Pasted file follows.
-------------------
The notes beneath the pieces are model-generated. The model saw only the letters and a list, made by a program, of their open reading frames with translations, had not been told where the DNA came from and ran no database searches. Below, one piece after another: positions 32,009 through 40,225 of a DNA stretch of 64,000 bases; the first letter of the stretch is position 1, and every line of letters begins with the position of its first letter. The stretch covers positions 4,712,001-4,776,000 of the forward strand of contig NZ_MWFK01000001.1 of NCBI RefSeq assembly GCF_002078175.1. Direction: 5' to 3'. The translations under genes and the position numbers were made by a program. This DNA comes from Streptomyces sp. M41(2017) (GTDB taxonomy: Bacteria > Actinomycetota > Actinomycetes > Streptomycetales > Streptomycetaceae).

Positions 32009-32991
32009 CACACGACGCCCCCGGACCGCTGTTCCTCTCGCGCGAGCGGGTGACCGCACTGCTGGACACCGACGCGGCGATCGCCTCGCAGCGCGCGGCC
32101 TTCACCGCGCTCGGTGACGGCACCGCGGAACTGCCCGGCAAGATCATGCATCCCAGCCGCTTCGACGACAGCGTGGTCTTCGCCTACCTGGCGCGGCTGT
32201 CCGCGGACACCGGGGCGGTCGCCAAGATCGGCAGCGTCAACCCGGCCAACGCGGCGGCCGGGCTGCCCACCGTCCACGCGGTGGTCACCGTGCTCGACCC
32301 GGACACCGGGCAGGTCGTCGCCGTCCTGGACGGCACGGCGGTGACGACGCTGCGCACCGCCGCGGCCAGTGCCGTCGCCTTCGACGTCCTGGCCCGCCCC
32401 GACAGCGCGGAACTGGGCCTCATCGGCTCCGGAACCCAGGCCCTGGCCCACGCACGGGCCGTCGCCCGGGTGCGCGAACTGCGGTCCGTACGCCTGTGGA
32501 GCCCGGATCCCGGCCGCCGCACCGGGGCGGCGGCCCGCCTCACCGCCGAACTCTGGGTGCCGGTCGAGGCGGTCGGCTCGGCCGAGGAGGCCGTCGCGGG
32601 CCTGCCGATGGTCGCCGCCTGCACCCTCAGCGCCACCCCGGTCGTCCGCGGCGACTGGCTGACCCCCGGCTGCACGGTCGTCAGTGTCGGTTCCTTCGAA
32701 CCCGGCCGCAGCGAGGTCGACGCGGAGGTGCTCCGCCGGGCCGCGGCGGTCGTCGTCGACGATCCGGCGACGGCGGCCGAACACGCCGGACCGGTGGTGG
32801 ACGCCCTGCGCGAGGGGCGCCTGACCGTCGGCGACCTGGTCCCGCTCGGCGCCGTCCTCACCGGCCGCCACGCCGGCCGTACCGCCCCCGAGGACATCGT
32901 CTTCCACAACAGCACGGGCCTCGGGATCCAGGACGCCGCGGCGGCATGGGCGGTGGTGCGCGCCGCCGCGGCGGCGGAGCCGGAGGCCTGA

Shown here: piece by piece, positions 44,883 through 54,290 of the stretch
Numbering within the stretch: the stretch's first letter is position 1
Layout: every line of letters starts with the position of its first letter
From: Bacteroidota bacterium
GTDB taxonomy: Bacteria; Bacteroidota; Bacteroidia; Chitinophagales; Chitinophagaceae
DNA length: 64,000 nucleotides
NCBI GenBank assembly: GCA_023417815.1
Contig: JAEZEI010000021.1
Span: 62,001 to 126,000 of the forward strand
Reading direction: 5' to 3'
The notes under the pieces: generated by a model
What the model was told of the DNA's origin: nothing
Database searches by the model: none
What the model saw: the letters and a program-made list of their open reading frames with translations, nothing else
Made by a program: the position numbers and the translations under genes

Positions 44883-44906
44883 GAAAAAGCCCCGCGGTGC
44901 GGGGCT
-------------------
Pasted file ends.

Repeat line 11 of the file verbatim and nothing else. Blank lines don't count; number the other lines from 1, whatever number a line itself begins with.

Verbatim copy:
32801 ACGCCCTGCGCGAGGGGCGCCTGACCGTCGGCGACCTGGTCCCGCTCGGCGCCGTCCTCACCGGCCGCCACGCCGGCCGTACCGCCCCCGAGGACATCGT